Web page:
The demand for high-quality mixes is increasing. Meeting this demand is often difficult, if not impossible. The reason for this is that mixing processes, as described in the literature, are always subject to a segregation process. Investigations carried out with various conventional mixing systems show, according to Eirich, that mixing should not take place for an unrestricted period of time. The best mix quality attainable in a certain mixing time depends on the mixing system used: if mixing takes longer, the quality decreases, segregation takes place, and the optimum mix quality cannot be reached.
The Eirich mixer, according to its manufacturer in Hardheim, Germany, offers a way out of this difficulty. In this mixer, a rotating mixing container transports the mix, and the mixing tools or agitators perform only the function of mixing. One hundred percent of the mix is circulated in a single rotation of the container. This, according to Eirich, has the effect that, in production mixers with bottom discharge, mixing can take place for any length of time without segregation; the mixing tools continue to operate during discharging.
Less grain fracturing
Eirich mixers are often the preferred choice for mixing lightweight concrete. These mixers, due to their inherent characteristics, need fewer mixing tools – and these tools, moreover, do not sweep the container wall. Whereas in other mixing systems the number of mixing tools increases as the volume increases, Eirich mixers with capacities from 1 to 3,000 liters require only a single moving tool. Larger mixers have two agitators: the DW40, with a capacity of 12,000 l, also requires only four mixing tools.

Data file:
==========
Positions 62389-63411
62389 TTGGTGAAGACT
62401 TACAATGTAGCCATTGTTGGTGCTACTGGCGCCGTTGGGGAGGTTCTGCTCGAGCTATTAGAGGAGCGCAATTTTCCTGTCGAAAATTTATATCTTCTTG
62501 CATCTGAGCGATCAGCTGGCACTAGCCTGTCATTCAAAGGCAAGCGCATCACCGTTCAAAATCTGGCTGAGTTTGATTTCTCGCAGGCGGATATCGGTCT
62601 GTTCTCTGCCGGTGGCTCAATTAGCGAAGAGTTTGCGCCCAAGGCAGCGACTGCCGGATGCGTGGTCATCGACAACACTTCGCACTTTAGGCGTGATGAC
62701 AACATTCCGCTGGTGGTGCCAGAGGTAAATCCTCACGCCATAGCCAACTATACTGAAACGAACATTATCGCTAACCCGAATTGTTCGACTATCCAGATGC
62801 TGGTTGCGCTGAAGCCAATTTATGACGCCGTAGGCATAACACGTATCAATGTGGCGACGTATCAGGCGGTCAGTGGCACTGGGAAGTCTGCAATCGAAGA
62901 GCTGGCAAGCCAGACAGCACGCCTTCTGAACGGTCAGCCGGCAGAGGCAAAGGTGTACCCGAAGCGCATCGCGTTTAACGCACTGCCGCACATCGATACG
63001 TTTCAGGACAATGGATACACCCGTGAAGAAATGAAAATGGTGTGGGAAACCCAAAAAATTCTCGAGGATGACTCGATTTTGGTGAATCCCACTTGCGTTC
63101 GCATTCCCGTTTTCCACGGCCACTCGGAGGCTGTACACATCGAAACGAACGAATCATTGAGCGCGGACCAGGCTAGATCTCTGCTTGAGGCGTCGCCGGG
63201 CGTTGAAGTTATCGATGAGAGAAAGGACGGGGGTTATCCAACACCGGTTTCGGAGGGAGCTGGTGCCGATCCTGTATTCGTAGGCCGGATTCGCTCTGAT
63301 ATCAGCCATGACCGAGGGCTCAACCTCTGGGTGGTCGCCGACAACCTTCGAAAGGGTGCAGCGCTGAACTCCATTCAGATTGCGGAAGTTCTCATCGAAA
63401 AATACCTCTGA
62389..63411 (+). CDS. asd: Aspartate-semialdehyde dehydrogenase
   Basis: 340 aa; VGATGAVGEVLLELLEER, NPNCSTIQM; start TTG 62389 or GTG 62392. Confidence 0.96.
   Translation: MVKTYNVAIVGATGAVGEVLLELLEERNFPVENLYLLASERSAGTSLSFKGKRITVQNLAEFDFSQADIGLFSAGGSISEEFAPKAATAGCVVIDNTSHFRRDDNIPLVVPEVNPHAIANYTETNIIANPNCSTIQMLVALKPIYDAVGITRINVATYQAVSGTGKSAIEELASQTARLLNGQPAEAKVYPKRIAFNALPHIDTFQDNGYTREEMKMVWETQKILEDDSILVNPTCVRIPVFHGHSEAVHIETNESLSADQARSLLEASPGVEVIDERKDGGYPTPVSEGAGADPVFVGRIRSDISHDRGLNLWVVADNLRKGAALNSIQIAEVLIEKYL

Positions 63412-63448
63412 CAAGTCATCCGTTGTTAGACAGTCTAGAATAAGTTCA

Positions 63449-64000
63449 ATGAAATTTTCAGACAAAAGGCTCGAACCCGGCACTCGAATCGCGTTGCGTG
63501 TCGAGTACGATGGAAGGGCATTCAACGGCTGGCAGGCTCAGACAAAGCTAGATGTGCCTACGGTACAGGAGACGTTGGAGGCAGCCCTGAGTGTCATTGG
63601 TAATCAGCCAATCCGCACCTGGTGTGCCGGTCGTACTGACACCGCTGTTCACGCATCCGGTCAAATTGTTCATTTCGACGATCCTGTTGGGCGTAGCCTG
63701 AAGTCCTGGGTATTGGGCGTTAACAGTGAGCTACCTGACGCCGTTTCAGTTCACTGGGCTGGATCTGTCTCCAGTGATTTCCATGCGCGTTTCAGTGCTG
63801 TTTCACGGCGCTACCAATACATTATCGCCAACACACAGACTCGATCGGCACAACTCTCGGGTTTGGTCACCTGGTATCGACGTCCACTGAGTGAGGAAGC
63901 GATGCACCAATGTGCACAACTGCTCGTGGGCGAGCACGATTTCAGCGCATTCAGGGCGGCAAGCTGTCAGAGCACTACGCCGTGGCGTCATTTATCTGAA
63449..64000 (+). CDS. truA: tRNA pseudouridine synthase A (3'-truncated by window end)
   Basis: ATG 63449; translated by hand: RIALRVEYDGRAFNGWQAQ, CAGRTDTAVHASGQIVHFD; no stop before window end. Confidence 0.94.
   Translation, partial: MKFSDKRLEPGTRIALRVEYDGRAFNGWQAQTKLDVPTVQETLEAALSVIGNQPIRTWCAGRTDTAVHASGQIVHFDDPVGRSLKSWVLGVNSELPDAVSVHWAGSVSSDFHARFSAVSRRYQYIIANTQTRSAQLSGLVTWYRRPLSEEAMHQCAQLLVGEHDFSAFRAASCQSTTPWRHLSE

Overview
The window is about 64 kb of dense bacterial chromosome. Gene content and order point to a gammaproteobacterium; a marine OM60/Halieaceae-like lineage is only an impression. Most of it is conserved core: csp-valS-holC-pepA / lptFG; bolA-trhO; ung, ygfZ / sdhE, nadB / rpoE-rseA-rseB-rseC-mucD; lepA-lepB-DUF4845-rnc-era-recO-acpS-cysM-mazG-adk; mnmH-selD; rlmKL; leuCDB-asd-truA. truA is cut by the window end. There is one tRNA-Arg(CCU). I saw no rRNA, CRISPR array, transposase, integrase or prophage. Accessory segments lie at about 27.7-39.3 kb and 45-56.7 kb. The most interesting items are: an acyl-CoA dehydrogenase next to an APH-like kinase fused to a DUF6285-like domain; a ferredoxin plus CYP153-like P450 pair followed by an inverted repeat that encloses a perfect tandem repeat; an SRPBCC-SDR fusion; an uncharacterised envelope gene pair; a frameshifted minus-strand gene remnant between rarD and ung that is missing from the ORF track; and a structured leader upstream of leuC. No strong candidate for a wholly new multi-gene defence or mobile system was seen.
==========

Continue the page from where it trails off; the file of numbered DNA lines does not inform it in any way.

Laboratory results are easily applied to practice
The increasing number of mixing tools ranging from laboratory mixers to production mixers, is a significant reason for changes to the mixing process, or even to the mix design, which are necessary for many mixing systems when mix designs developed on laboratory mixers are applied to large production mixers. Based on the principle of fewer mixing tools, upscaling with Eirich mixers turns out to be significantly easier, so that designs developed in the laboratory can be implemented in practice much faster.
To those interested in its mixers, Eirich offers the use of its equipment for experiment. This equipment is available in all the company’s locations.